Your top priority with onboarding a new agent is helping them deliver excellent quality on every call. How a call is handled can make or break a call center, and becoming a standout call center agent takes time. Help your new agent achieve greatness by sharing your expertise and giving them the tools and resources they need to absolutely nail every single call in terms of quality and customer service.

While your new agent may never be as good as you, the goal is to get them to at least 80 percent of your skill level. Once you’ve got your first agent to that level of success, you’ll know the process to get others there, too.

And once you’ve mastered the skills of successfully recruiting and onboarding a successful call center agent, you’re ready to hire more.

Step 4: Manage the Team Directly Until You Have a Full Team

Your call center team is growing, and you’re inclined to add a supervisor or manager to the mix. Hold off for just a minute.

One of the biggest mistakes you can make when you’re first starting out is hiring a senior person before the role is needed. This strategy leads to bloated budgets and kills any of the magic that is naturally generated in the early days of a growing team.

The better approach is to manage your call center team of agents yourself, at least while your team is still small. This has a few direct benefits.

It fosters a sense of camaraderie among the agents who are working together in the early days of building a team. There is nothing like learning and growing together to build a cohesive, close-knit team.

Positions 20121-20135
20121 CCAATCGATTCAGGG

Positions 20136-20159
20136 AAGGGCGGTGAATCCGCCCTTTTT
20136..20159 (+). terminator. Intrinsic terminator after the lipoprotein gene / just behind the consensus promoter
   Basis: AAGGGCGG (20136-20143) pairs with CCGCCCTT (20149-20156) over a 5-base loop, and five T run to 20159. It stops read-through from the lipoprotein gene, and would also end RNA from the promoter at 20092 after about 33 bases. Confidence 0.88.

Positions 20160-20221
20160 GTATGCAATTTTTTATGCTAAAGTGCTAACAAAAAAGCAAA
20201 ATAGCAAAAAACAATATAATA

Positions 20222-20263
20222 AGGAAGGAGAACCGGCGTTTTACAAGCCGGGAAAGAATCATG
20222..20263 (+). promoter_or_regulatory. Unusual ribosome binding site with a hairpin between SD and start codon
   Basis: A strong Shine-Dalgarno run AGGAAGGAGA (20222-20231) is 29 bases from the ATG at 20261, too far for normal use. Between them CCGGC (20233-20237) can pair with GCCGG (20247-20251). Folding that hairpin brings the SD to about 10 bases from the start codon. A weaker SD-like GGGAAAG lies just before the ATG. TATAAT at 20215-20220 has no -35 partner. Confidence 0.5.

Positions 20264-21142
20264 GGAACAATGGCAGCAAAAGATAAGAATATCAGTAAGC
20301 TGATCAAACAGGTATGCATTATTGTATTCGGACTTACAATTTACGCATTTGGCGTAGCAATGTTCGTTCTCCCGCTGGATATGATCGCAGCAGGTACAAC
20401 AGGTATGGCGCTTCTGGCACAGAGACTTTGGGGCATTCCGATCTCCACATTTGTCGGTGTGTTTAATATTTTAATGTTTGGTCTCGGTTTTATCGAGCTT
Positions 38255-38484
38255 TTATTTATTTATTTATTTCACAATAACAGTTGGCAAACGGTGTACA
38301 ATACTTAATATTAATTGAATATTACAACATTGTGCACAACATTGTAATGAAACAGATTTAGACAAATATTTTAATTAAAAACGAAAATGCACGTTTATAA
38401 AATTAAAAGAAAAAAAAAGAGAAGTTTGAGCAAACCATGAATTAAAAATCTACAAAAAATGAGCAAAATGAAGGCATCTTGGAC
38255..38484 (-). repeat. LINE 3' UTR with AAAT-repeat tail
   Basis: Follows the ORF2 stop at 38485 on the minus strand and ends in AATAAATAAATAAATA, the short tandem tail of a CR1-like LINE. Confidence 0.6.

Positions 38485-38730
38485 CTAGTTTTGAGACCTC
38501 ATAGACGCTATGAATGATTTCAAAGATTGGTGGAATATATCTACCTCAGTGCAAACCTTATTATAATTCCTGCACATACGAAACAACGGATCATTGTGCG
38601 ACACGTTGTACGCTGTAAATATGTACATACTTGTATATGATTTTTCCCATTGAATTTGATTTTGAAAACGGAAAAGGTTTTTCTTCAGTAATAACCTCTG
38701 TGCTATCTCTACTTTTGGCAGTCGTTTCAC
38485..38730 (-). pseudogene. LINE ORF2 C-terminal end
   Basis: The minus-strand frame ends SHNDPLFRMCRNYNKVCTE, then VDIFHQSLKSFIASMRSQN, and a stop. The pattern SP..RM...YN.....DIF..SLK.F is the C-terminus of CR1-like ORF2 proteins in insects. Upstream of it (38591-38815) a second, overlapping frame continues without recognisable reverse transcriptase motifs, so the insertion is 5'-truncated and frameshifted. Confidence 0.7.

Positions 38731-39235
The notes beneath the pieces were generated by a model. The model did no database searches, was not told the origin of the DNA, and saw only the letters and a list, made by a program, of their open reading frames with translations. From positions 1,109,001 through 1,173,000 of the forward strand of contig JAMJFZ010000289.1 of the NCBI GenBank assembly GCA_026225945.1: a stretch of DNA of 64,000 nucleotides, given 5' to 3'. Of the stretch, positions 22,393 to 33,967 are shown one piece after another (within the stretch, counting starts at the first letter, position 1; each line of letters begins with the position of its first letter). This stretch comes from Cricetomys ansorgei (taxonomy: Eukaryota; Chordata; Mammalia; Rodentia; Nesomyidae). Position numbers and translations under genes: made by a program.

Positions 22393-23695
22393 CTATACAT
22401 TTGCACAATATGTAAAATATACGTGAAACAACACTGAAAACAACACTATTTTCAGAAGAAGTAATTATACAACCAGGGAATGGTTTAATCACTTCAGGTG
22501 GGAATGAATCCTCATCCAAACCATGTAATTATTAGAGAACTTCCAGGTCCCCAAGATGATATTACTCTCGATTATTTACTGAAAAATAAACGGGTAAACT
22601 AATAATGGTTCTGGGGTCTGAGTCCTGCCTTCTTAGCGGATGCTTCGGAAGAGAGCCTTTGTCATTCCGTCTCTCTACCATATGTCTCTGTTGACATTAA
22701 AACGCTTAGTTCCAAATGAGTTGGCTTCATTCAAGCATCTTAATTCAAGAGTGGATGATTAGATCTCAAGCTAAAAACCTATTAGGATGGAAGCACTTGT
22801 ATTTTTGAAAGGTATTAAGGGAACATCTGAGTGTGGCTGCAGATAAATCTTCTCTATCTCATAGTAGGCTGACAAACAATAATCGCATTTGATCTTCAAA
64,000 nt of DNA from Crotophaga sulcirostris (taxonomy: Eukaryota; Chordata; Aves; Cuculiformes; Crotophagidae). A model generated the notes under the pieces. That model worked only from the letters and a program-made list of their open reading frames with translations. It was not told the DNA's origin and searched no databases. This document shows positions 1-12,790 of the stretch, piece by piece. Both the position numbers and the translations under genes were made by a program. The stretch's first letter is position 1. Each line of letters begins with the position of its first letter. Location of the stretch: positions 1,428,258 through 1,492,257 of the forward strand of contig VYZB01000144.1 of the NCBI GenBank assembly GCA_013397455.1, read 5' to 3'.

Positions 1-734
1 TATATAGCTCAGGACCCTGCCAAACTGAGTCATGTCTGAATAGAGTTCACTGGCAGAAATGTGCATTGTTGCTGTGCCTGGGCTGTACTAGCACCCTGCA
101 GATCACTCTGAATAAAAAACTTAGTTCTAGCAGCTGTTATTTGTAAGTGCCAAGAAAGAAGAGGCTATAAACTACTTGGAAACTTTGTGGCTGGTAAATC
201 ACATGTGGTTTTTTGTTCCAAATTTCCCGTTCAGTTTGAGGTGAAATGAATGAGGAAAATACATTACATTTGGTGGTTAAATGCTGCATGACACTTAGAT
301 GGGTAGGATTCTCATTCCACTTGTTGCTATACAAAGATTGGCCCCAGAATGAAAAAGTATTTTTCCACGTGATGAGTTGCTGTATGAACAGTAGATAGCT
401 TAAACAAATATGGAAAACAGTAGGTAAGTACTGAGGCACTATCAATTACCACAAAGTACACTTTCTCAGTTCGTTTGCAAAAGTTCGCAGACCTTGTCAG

It also gives you direct insight into each individual’s performance and lets you see who on the team is naturally distinguishing themselves as natural managers. You’ll get a good feel for who on the team will excel in a supervisory role.

When it is time to fill a manager role, usually when your team reaches the six to eight agent mark, promoting from within is often the preferred strategy. The team already knows how to work together, you know what you’re getting so there won’t be any surprises, and the team spirit that has hopefully built up over time is maintained.

With a manager in place, you are well-positioned to leverage other call center workforce management tools and strategies to ensure success. It’s also a great time to task the new manager with developing a call center monitoring strategy.

Step 5: Focus on Profitability or Overall Budget

Once you have your full team and manager in place, it’s time to focus on making your call center profitable. It doesn’t make sense to focus on this when you’re still managing things yourself. During that time, costs aren’t fully spread out and financials will be skewed. When you do add a manager, it is much easier to see how overhead costs, including salaries, are directly impacting your bottom line.

This advice doesn’t usually apply if you’re running an in-house call center. In that situation, you’ll more likely be working with a budget approved by senior management. Your focus then is on managing that budget, optimizing team performance, and meeting stakeholder goals.

Either way, you want to dial in profitability before you start thinking about expanding your call center headcount. Operating in the black won’t happen overnight. It may not even happen in the first months or year of operation. It will take a lot of tweaking to get the right balance of income versus expenses. Definitely hold off on moving beyond a single team until you consistently get the return on investment (ROI) you need.